Laura Davies says 'injustice' over putt helped motivate USA
Last Updated: 21/09/15 5:53pm
Dame Laura Davies felt the USA's feeling of injustice inspired them to beat Europe for the Solheim Cup.
The Americans won nine and halved one of the Sunday singles to overturn a 10-6 deficit and win 14½-13½ to take the trophy.
The turnaround came after a controversial incident late on Saturday when Alison Lee missed a putt on the 17th and then picked up her ball under the assumption Europe had conceded.
Opponent Charley Hull was already walking towards the final hole but Suzann Pettersen claimed Europe had not conceded the short putt that remained; the match referee intervened and Europe were awarded the hole.
Davies, who played in 12 Solheim Cups, did not hold back in her criticism of Pettersen, whose actions, she felt, handed the Americans the final-day advantage.
"She's stubborn so I'm not really surprised," she said. "I don't think she could see the bigger picture about how it hurt the European team.
"I thought it was a big injustice and I know how I would have hated to have been on that team. It's nothing personal against Suzann, I've known her for a long time and we will laugh about it one day.
"Speaking to some people they were saying it was really quiet before the singles and that's strange, especially with a big lead, you normally have everyone bouncing around.
"The Americans had been outplayed for two days and then they had an injustice on their hands. They played some fantastic golf too."
Davies accepts that the decision was rooted in Pettersen's ruthless streak and that she has taken the correct course of action by offering an apology.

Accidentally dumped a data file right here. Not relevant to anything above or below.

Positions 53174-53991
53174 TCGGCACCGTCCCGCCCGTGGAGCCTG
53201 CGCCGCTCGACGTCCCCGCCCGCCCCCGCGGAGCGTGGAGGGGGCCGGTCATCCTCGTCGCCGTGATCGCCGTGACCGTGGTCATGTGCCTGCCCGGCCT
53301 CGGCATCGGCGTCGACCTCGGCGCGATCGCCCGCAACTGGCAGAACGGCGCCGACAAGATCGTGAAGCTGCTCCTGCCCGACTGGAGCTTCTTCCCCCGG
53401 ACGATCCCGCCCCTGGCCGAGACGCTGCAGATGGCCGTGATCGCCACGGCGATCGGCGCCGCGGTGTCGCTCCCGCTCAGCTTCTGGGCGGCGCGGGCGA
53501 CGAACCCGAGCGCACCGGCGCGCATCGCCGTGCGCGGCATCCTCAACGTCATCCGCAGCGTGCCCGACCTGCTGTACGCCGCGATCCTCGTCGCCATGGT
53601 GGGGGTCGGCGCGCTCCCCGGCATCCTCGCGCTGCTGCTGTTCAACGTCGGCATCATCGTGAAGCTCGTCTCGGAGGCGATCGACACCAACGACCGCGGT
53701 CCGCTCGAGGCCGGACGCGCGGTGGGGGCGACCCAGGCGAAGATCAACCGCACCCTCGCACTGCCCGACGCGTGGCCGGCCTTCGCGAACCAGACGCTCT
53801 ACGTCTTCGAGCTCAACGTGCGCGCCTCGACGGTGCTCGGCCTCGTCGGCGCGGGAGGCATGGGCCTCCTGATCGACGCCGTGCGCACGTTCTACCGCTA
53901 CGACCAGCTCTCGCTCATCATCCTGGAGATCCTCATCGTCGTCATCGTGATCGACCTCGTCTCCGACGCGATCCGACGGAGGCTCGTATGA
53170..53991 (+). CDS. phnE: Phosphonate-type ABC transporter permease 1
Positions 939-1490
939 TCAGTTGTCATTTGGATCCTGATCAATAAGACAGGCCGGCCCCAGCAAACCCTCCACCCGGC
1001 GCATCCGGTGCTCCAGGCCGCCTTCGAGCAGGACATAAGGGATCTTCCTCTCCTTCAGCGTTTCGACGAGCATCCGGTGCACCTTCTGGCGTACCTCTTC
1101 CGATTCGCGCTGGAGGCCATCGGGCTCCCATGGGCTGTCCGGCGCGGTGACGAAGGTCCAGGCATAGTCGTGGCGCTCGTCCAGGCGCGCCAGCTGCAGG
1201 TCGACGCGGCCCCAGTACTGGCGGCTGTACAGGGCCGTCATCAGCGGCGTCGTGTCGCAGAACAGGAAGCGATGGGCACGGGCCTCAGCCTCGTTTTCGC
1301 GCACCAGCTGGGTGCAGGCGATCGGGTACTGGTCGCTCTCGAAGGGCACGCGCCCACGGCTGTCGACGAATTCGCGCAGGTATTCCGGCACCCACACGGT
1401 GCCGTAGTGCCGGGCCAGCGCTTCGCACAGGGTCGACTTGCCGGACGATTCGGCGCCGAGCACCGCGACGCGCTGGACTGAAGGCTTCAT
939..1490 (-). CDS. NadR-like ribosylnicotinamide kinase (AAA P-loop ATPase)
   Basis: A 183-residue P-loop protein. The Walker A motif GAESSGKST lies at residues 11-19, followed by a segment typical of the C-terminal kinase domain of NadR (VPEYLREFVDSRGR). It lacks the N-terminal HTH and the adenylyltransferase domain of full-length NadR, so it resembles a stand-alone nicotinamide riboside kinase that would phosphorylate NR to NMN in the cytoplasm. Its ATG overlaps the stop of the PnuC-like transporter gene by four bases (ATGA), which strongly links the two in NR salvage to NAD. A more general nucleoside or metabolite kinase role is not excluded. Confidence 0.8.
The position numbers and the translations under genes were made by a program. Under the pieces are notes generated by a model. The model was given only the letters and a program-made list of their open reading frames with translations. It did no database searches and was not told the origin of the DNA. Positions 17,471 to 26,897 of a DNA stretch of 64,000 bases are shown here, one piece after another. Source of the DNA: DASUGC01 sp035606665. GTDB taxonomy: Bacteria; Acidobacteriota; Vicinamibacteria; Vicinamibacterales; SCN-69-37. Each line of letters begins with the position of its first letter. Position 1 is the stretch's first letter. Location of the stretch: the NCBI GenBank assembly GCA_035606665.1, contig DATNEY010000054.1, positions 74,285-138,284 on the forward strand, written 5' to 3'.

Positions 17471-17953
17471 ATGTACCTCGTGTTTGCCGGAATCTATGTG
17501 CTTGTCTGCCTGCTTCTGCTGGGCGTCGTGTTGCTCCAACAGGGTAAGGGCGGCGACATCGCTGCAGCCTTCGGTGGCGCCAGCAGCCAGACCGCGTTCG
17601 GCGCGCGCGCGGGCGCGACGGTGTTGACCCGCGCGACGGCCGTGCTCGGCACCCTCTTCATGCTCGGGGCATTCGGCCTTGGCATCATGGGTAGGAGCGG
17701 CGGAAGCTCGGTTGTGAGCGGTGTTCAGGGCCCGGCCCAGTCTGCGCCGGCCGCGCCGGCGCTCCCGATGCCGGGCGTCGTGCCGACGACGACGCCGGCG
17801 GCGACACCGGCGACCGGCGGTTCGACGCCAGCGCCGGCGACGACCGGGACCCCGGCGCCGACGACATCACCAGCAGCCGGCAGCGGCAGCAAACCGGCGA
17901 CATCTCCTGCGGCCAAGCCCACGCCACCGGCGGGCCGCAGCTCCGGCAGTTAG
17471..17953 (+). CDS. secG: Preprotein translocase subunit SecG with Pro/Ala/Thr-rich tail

"You want to be ruthless and you want to win the point for your team - you do things and sometimes you regret them later," she said.
"Suzann was within the rules but it's just not in the spirit of the game and in the spirit of the Solheim Cup.
"I know the captain tried to get her to change her mind going up 18 but she just wouldn't and in the light of day she's realised it didn't help anybody.
"It certainly didn't help the Europeans because we ended up losing it but she's made an in-depth and heartfelt apology and she can't do any more than that.
"It will hurt her for a little while but at the moment she's done all she can do."
Europe's Mel Reid, who was unbeaten in the tournament, felt Pettersen should have taken the more sporting option of agreeing to halve the hole.
"There were a couple of incidents when Alison picked the ball up too early and then when she did it on 17, Suzann said she wasn't going to give her it," said Reid. "Do you do the sporting thing and give them the half? I my opinion I think that should have been done, but Suzann didn't do that.
"I think she was just blinkered. She lost perspective of the bigger picture but I don't want the event to be remembered for that incident and it's a shame it has dominated when so much fantastic golf was played."